Agro-pastoralism that Men have practiced here for millennia bequeathed us on the Grands Causses highlands very pretty traces scattered between the stony plains and pine forests: cazelles(stone build shepherds’ shelters), jasses, lavognes (man-stoned geological depressions converted into rainwater collectors for cattle)... but also sublime farms with typical Caussenard architecture, some still inhabited. This so-called small heritage is an integral part of the landscape, the territory has been classified as "Cultural Landscape of Mediterranean Agropastoralism" by UNESCO.
The local Caussenard architecture
The old Causses highlands farms are mostly built on the same scheme: their walls are always bare, made of dry stones linked with a crushed limestone mortar, and covered with slate. The virtual absence of wood is explained by the scarcity of the resource but also to prevent the risk of fire.
On the ground floor is the sheepfold, which vaults protect the sheep from the heat in summer and the cold in winter. An external staircase leads to a terrace which gives access to the dwelling, located on the middle floor.
The living space consists of a large room combining the functions of kitchen, dining room and bedroom. A wooden staircase or ladder gives access to the attic. Each house has its cistern to collect water, scarce resource on the Causses highlands.
Today too small to accommodate the growing herds of breeders, these beautiful farms are diverted from their primary function to become simple places of habitation or holiday country cottages.
While walking on the Causse highland you will surely have the opportunity to spot these kind of small dry stone huts, most often of rounded and arched shape. These "Cazelles" were built by the shepherds to protect themselves from the sun, rain and wind, on the often windy Causses highlands. They built them according to an ancestral technique requiring great know-how. In the 18th century, road workers who took care of road maintenance were inspired by these models to build shelters along the roads on which they were sometimes forced to stay overnight.
"Jasses" are the kinds of sheepfolds found near farms or isolated on pastures. They also served as shelters for the shepherd and his cattle during the night, or when the climatic conditions, which can suddenly change on these high plateaus, required it. The jasses were also used to welcome sheep during gestation (late summer and fall).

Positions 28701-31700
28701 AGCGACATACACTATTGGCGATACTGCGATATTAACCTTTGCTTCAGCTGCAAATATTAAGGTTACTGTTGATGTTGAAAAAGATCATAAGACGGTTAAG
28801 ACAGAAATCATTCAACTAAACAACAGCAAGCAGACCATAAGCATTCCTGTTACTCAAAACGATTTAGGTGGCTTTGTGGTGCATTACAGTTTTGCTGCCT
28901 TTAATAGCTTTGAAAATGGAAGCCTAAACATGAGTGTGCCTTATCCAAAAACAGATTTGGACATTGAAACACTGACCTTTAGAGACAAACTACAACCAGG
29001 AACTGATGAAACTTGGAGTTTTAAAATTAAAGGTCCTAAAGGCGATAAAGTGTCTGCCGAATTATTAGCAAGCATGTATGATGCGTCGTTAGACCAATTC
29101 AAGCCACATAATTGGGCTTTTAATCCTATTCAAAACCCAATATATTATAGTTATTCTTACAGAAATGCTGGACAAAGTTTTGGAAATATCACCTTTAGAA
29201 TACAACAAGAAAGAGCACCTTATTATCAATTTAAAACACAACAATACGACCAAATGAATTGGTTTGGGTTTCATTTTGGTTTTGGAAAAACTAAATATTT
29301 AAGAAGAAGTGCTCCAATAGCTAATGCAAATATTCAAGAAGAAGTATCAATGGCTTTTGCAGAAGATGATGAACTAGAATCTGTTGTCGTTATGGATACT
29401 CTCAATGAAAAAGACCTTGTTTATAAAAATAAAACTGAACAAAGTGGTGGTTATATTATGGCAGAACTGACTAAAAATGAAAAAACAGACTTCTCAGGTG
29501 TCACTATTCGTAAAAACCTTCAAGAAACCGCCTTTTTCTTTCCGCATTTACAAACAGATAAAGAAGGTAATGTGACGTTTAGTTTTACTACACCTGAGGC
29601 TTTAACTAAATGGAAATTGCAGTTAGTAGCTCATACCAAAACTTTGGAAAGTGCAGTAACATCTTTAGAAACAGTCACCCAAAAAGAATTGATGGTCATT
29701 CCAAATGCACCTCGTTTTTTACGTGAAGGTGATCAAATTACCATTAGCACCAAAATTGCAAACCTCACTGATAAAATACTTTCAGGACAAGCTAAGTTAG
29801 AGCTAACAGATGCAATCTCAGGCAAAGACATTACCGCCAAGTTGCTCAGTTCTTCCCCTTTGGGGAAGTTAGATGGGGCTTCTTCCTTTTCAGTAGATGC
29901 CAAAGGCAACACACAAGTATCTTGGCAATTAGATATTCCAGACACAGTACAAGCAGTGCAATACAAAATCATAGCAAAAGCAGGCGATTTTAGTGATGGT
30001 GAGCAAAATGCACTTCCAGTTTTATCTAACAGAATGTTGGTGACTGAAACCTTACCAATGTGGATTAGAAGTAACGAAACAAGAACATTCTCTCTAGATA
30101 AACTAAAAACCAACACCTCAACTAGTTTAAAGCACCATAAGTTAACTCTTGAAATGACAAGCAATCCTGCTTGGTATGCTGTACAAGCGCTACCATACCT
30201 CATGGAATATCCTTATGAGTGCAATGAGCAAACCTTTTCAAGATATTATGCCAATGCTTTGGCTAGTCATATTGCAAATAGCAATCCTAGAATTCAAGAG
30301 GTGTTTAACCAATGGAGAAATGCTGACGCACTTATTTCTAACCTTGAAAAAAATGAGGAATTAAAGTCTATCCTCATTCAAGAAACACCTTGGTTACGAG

Like the Caussenard houses, these buildings were constructed entirely of limestone, and participated in the collecting of rainwater. They are mostly vaulted with lancet arches. This typical heritage of the Grands Causses highlands, hardly used any longer, is nowadays threatened. Farmers whose herds have grown considerably, no longer use these isolated dwellings, which are sometimes saved from ruin by being converted into a lodge or a secondary residence.
"Threshing floors" are large flat areas found in front of farms in the Grands Causses highlands’ villages and hamlets, where wheat was threshed. Indeed, once the harvest is finished, the work is still far from finished for the peasant: he must carry the sheaves on the threshing floor to separate the grains from the ear. These areas are always installed in the sun so that the heat and the dryness make the ears burst more easily. The techniques differ according to times and regions: one struck the ears of wheat first with tools, while later oxen or horses will be used.
These are kinds of drinkers arranged in "sotchs", natural depressions in the form of a funnel that can be found on the Grands Causses highlands. They were covered with clay to contain the water, which would not remain on the permeable limestone soil. The Lavogne thus formed, allowing the herds to quench their thirst. It requires regular maintenance because in the dry season the clay tends to crack and lose its seal.
In Lozère’s countryside, where life was harsh and where the shadow of famine constantly hung over the population, bread was essential. Before the development of bakeries, the villages’ inhabitants regularly met around the oven where it was made. The ovens are most of the time built on the same plan: they consist of a hangar with a structured or vaulted roof covered with slate, as well as a heating chamber protected by masonry walls and always vaulted in order to conserve heat. Those of the Grands Causses highlands are mostly built of limestone and the roofing of limestone slate.
The farrier station or "ferradou" served to shoeing cattle used for skidding or agricultural works. The animal was placed in the station, its head held in front by a yoke and sometimes placed on a small metal plate. Straps were then attached to the horizontal beams under its belly in order to support it, then its legs one by one on the wooden beams parallel to the ground, a sort of "rest" to facilitate the shoeing of its hooves.